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Comment: Re: Systemd and Gnome3 == no thanks (Score 1) 272

by Culture20 (#49614653) Attached to: Ubuntu 15.04 Received Well By Linux Community

Or just use rm -i in the beginning to scout out what's actually going to get borked first, then do CTRL+C and repeat without the -i if you're feeling confident.

I wish rm had a dry-run option, like rsync does.

That makes me wonder if there might be a dry-run executable that gives read only and fake write access to a process to let you watch what it might do.

Comment: Re: Systemd and Gnome3 == no thanks (Score 1) 272

by Culture20 (#49612761) Attached to: Ubuntu 15.04 Received Well By Linux Community

You could just as easily trash your box with a mis-typed sudo command.

Yep, and it's so easy too. You can have the exact idea of what you want to do, but a typo sneaks in anyway. The example I always tell people is when trying to type /bin/rm -r /Data/ and they use the right-shift to capitalize the D, it's so easy to miss and press enter. Then your command is /bin/rm -r / (even typing that in this textbox is giving me pause). Even just /bin/rm -r /home/Bob or /bin/rm -r /usr/local/Foo could cause significant pain with this style of mistyping.
So I tell people that whenever they plan on doing a recursive delete or recursive anything, type the target first (/Data), then return to the beginning of the command line and type the executable and other parameters. That way, it's less likely a mis-key will result in disaster.

I dislike using sudo because I type in so many commands that I get into the habit of typing my password after every one, then I'm on a system where sudo caches the credentials, and I start typing my password on the command line.

Comment: Re:Freeciv? (Score 1) 38

by Culture20 (#49593591) Attached to: The Battle of 100 Freeciv AIs

I'm not sure what you were expecting; you must have been aware that human players were moving concurrently, so why did you expect things to somehow be different in battle?

I wasn't aware of this, because when I played, there were actual turns. Not concurrent movement. I would take my turn, then I would have to wait a long time for the others to take their turns. My guess is that you're remembering a later version of Freeciv. All I know is that they changed a great turn-based game into a "My connection to the server is faster than yours" game for no good reason.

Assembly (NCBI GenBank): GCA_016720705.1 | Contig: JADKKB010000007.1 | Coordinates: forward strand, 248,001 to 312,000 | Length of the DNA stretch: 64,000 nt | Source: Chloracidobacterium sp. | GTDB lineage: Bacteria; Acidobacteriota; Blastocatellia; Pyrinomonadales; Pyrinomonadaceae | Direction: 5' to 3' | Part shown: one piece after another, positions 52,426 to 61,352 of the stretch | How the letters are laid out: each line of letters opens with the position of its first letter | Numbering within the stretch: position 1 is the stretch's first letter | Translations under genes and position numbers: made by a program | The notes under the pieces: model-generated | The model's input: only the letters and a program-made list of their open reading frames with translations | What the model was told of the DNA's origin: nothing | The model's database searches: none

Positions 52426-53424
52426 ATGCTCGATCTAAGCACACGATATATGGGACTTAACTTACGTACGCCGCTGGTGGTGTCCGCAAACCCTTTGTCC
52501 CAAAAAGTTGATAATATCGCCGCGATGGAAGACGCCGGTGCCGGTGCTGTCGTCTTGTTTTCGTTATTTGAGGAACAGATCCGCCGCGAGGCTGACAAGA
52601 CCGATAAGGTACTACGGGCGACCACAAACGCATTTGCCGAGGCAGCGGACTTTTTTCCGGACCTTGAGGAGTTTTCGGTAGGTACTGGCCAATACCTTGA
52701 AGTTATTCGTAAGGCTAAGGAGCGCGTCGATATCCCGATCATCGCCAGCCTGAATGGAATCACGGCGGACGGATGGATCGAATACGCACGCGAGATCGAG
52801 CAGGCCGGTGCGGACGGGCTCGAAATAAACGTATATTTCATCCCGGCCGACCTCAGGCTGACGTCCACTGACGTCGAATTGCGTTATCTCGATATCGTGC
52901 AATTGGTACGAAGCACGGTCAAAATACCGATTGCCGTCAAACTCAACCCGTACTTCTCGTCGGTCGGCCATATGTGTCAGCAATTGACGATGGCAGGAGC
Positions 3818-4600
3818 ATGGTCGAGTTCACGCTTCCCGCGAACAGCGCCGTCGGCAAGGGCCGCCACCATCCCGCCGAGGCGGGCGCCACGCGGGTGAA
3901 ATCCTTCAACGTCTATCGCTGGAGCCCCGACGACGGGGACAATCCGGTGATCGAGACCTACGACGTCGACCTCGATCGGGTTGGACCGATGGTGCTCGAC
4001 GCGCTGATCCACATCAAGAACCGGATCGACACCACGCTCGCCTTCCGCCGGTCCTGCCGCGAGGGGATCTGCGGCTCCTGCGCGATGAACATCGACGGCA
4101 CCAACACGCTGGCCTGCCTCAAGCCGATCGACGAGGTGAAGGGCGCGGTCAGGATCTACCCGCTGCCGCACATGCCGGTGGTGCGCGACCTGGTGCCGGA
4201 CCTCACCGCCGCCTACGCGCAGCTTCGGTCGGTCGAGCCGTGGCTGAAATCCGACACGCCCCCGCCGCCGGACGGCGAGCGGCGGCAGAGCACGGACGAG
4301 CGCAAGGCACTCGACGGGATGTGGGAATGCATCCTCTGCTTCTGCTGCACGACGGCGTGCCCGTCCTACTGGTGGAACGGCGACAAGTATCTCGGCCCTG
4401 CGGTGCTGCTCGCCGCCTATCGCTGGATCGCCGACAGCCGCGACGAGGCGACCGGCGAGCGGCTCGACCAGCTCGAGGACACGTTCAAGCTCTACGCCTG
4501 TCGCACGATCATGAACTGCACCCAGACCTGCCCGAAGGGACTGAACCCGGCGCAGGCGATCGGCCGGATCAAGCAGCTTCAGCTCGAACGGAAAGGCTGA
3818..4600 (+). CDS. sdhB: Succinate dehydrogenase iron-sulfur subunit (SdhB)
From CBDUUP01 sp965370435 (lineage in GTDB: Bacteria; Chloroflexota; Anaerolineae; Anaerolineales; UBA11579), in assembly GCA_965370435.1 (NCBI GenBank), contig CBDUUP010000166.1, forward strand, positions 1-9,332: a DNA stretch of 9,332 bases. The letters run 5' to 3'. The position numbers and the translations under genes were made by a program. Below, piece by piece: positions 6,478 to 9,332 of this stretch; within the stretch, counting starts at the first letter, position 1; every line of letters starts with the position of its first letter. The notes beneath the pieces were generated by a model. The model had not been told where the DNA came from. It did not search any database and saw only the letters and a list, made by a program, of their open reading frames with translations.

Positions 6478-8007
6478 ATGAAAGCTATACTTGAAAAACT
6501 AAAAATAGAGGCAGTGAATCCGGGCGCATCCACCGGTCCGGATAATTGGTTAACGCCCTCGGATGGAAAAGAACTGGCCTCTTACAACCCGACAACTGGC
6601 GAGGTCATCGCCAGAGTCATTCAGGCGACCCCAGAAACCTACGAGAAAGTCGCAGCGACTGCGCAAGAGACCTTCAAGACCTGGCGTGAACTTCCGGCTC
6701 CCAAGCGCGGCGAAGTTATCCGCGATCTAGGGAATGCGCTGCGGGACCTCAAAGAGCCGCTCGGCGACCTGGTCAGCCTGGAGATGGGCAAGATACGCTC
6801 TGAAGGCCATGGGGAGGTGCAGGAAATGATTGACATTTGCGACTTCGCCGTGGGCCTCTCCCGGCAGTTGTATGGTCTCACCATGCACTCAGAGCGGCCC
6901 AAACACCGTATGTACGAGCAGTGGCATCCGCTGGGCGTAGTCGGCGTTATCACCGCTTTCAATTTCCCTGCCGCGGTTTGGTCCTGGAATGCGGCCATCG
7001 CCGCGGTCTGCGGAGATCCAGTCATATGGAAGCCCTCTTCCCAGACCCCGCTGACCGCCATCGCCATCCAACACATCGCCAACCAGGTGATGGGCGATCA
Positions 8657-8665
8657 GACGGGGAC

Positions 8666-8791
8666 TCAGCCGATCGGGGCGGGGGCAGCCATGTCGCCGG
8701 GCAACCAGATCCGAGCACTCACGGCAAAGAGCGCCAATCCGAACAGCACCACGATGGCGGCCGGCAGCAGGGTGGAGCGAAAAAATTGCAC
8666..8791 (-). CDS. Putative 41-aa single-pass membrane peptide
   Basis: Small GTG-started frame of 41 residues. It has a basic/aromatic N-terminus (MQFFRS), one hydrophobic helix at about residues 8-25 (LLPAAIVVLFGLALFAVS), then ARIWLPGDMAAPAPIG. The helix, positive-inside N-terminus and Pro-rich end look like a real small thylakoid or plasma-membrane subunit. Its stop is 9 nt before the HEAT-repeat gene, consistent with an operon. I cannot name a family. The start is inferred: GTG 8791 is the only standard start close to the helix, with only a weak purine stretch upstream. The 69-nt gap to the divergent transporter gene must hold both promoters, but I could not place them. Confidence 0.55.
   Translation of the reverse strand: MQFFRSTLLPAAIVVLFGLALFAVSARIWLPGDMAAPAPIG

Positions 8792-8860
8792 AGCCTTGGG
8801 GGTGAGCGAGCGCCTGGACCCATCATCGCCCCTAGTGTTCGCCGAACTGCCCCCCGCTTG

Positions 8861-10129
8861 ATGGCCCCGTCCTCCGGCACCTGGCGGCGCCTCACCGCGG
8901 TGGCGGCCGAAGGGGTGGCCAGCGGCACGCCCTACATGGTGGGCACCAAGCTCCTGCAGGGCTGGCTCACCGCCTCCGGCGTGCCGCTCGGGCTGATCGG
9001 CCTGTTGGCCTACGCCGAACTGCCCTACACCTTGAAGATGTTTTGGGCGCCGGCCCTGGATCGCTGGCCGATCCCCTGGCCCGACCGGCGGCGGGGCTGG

Comment: It's like this: (Score 1) 162

by Culture20 (#49584259) Attached to: The United States Just Might Be Iran's Favorite New Nuclear Supplier
Michelle Obama: "Iran, you're eating unhealthy. Your food purchases are questionable. If you buy from us, we'll make sure you only buy good foods without processed sugar and trans-fats."
Iran: "Oh, this is an excellent idea!" *buys healthy food from FLOTUS, then sugar and trans-fats from usual suppliers*

Comment: Re:Freeciv? (Score 1) 38

by Culture20 (#49578357) Attached to: The Battle of 100 Freeciv AIs
I remember when I first discovered it; I was playing an online game back in 2003ish and enemy dude planted a stack of catapults outside one of my cities. I thought to myself: okay, I can bring several horsemen via my roads from this other city to kill that stack... WTF? How are all his catapults attacking my city on my turn? He couldn't occupy the city, but he could attack any adjacent square. I totally thought he was cheating. And it sort of is cheating; if you're faster on the draw, a stronger attack power beats having a defender in the stack.

I stopped playing freeciv once they stopped being turn based.

Comment: Re: Nonsense (Score 1) 125

The point is, prior to now, we've had stuff called "VR" that we'll look back on decades from now and will refer to as a "precursor to VR". We're one year into what history will consider true VR.

the "pong level" VR out now has only two improvements over the "pong level" VR from twenty years ago: resolution and faster computers. I remember playing a shooter game in a VR headset at an arcade that was quite immersive. They put you in a waist-high ring that prevented you from walking around, which is what a lot of people naturally tried to do when they saw the virtual 3D game. So Valve is right: they're at pong level. But they're also wrong: VR has been at pong level for decades, and might never improve much without Holodeck style tech.

Comment: Re:"How did the teacher fail these students?" (Score 1) 353

by Culture20 (#49572339) Attached to: University Overrules Professor Who Failed Entire Management Class

I can sympathize with number 1, and partially with number 4, but 2 and 3 hold no water at all. They should not be the concern of the professor. These undergraduates are supposedly a subset of adults.

And supposedly a subset that is more competent than the rest. I sympathize with number one only for first year students. After that, if you can't handle the course load, drop the course early and retake it next semester with easier classes. Barring emergencies or accidents, no external pressures should matter to what the professor is teaching in a course. An adult who is more competent than average should be able to manage their time for all responsibilities.

Nondeterminism means never having to say you are wrong.